Plant roots are actively working below the surface. Plants naturally obtain water and minerals from the soil through their roots. However, it has been difficult for researchers to delve into how various root systems effect crop production. According to Maryse Bourgault, a researcher at the University of Saskatchewan in Canada, “we know so much less about root qualities and how they affect crop yields compared to leaf attributes.” In a recent study, Bourgault served as the lead author. The researchers discovered relationships between root systems and yield in lentil and pea crops produced in semi-arid regions. The Crop Science Society of America’s magazine Plant Phenome Journal published this work. The Northern Great Plains of the United States and Canada account for a sizable portion of the world’s lentil exports. Nearly 4.5 million hectares, or an area larger than the state of Maryland, are utilized to cultivate pea and lentil crops in these semi-arid regions. Bourgault and colleagues discovered that the pea and lentil varieties with the highest yields had very distinct root system morphologies. Large root systems and high yields were positively associated in lentils. “Lentil plants are often tiny. Breeders have therefore been working to make them bigger and taller, according to Bourgault. “If we are promoting larger lentil plants, then our breeding initiatives should likewise prioritize larger lentil root systems.”
The circumstance in peas was more complicated. The root systems of the pea types with the highest yields tended to be average in size. According to Bourgault, “We believe that timing during the plant’s growing season may be more important for pea root growth.” The majority of root growth, according to the researchers, must take place prior to pea plants flowering. “Once blooming occurs, the pea pod development must get all the energy from photosynthesis instead of the root growth.” The discovery that various root systems would result in higher yields in various crops went slightly against the expected trend. The general consensus was that all crops in semi-arid regions would benefit most from having “deep but lean” root systems.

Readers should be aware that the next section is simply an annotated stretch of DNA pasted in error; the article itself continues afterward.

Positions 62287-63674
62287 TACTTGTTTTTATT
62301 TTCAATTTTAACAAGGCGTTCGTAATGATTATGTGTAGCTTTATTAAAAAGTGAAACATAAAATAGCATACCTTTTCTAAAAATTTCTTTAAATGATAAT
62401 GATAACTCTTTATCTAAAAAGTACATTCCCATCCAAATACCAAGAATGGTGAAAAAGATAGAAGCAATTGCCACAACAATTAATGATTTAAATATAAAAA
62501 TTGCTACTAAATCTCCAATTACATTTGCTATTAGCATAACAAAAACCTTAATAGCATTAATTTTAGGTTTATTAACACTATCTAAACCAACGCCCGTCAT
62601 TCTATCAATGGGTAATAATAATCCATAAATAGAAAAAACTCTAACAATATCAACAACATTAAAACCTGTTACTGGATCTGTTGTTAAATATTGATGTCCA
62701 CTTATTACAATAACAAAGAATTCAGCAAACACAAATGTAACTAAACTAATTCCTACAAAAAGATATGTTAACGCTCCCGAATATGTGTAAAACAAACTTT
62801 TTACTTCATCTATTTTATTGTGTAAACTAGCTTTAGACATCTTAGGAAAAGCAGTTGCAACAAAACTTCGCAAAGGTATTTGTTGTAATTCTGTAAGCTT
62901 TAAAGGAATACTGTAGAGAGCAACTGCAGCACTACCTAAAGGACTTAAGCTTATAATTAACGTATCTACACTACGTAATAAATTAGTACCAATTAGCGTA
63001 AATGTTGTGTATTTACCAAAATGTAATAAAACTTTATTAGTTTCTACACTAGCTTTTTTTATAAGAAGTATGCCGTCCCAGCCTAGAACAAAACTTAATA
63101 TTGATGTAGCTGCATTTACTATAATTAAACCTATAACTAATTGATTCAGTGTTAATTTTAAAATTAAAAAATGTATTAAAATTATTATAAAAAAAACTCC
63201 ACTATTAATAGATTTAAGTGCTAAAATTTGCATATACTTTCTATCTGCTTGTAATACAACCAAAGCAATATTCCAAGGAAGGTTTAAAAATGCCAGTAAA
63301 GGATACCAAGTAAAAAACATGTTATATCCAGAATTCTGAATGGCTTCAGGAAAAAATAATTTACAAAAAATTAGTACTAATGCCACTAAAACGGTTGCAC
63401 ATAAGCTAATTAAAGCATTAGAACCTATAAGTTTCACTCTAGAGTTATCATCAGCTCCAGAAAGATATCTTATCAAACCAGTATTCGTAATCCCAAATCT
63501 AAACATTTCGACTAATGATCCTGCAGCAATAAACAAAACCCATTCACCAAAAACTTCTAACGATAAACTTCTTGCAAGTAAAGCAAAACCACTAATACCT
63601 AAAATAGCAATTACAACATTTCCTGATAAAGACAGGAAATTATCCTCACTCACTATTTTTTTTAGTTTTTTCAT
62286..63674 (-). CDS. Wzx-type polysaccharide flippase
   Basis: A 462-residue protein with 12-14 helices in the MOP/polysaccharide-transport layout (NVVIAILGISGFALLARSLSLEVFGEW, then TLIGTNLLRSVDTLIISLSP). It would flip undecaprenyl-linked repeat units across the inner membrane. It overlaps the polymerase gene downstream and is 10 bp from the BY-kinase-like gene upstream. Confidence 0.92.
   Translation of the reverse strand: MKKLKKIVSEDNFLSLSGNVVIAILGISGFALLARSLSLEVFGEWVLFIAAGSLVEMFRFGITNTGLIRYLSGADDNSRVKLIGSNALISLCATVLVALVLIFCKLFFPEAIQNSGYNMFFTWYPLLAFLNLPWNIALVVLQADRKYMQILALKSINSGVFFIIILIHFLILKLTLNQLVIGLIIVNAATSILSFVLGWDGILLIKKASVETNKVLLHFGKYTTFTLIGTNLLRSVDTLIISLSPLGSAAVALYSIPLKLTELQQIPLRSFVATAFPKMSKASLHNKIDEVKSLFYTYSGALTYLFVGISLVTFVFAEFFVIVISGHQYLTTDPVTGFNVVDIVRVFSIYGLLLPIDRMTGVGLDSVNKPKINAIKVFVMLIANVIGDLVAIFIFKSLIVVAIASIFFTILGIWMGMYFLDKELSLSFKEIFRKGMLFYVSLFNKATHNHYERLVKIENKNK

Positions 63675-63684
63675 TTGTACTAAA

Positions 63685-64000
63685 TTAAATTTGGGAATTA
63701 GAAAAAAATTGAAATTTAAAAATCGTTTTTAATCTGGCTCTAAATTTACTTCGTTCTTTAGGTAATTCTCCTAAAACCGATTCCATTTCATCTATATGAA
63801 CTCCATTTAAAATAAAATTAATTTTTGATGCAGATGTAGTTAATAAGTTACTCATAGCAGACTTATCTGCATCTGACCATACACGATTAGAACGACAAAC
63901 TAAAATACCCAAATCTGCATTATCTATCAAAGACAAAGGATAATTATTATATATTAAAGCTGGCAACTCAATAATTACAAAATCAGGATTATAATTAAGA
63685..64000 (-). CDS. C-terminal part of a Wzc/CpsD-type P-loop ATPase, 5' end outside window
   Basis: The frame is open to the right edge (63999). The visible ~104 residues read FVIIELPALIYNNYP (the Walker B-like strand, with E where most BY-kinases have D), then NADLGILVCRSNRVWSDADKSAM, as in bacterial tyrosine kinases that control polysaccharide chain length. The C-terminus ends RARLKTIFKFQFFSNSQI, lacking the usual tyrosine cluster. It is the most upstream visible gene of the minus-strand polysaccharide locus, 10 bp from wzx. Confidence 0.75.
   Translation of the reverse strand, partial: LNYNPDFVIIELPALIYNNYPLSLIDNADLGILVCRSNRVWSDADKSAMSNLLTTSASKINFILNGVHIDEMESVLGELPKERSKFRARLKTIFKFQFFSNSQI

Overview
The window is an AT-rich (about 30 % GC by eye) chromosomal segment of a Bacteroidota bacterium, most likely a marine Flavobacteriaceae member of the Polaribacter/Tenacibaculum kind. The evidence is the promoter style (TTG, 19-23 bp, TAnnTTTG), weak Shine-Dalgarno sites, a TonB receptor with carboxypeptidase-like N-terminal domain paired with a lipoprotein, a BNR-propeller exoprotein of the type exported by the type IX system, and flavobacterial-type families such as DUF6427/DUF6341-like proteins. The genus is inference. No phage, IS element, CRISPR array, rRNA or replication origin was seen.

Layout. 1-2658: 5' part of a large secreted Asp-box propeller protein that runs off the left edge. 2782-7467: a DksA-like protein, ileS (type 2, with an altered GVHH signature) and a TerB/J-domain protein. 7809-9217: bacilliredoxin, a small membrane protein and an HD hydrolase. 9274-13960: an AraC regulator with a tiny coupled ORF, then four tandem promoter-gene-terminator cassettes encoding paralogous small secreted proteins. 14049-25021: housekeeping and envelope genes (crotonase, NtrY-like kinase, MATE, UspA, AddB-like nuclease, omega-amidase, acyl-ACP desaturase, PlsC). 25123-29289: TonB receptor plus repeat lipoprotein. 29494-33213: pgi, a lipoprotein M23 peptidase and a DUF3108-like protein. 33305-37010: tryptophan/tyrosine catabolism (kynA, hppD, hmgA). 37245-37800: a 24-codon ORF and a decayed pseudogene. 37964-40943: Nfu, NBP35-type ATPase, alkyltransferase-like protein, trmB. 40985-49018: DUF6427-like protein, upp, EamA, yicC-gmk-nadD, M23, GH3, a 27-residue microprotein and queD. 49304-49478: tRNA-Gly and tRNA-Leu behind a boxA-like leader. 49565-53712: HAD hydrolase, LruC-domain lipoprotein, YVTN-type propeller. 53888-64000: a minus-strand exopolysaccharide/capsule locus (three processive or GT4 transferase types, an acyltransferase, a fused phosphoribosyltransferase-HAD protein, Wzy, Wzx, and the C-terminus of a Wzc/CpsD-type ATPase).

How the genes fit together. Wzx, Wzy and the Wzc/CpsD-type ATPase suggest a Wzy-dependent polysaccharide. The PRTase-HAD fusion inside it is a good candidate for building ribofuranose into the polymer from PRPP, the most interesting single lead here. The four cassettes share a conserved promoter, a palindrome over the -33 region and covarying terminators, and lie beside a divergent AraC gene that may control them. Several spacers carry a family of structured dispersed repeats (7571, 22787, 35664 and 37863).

According to Bourgault, “the ‘deep but slender’ concept was based on analysis of the wheat crop. According to research, a wheat cultivar with deep, slim roots is more suited for semi-arid climates. This could have occurred because wheat plants with deep root systems had access to water that was located farther down in the soil. Higher grain yields were possible due to the plants’ sparing use of resources in the roots due to the leanness of the root system. The concept of “deep yet lean” has gained a lot of traction, claims Bourgault. We showed that this is not a universal truth and that other crops may not exhibit the same characteristics as wheat.
The results of Bourgault’s research also demonstrate the benefits of examining crop root systems up close, particularly in semi-arid regions where water is frequently in limited supply. The next significant increases in yields for semi-arid regions, according to her, will likely result from a serious examination of root systems and an understanding of how they function. The Northern Agricultural Research Center at Montana State University served as the study’s location. The root lengths of 29 pea and 25 lentil cultivars were scanned and quantified by the researchers between 2017 and 2019. The amount of investment in root systems varies significantly across the pea and lentil varieties, according to Bourgault. In lentils and peas, Bourgault and her colleagues are currently trying to find genes or genomic areas linked to reliable data on root traits. That might modify the way root traits are introduced in breeding programs, she says.
The Montana Fertilizer Advisory Board, Montana State University, and the USA Dry Pea and Lentil Council all provided funding for this study.